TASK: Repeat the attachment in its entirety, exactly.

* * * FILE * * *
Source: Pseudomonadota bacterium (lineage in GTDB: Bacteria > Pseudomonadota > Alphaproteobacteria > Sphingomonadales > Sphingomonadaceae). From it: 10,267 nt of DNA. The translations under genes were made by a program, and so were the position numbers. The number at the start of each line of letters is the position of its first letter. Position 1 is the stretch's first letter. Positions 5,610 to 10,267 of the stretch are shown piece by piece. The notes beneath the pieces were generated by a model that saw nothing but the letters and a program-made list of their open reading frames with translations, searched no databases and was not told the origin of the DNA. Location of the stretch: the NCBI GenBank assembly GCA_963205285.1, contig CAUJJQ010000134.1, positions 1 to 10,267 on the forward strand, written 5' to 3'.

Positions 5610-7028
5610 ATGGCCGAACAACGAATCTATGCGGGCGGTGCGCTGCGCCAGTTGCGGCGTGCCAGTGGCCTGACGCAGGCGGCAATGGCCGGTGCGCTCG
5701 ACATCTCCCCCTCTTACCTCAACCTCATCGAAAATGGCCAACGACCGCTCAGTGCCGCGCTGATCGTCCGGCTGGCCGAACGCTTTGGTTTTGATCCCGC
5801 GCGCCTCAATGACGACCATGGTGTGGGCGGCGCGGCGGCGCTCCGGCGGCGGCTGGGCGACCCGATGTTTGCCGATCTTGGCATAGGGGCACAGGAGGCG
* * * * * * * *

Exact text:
Source: Pseudomonadota bacterium (lineage in GTDB: Bacteria > Pseudomonadota > Alphaproteobacteria > Sphingomonadales > Sphingomonadaceae). From it: 10,267 nt of DNA. The translations under genes were made by a program, and so were the position numbers. The number at the start of each line of letters is the position of its first letter. Position 1 is the stretch's first letter. Positions 5,610 to 10,267 of the stretch are shown piece by piece. The notes beneath the pieces were generated by a model that saw nothing but the letters and a program-made list of their open reading frames with translations, searched no databases and was not told the origin of the DNA. Location of the stretch: the NCBI GenBank assembly GCA_963205285.1, contig CAUJJQ010000134.1, positions 1 to 10,267 on the forward strand, written 5' to 3'.

Positions 5610-7028
5610 ATGGCCGAACAACGAATCTATGCGGGCGGTGCGCTGCGCCAGTTGCGGCGTGCCAGTGGCCTGACGCAGGCGGCAATGGCCGGTGCGCTCG
5701 ACATCTCCCCCTCTTACCTCAACCTCATCGAAAATGGCCAACGACCGCTCAGTGCCGCGCTGATCGTCCGGCTGGCCGAACGCTTTGGTTTTGATCCCGC
5801 GCGCCTCAATGACGACCATGGTGTGGGCGGCGCGGCGGCGCTCCGGCGGCGGCTGGGCGACCCGATGTTTGCCGATCTTGGCATAGGGGCACAGGAGGCG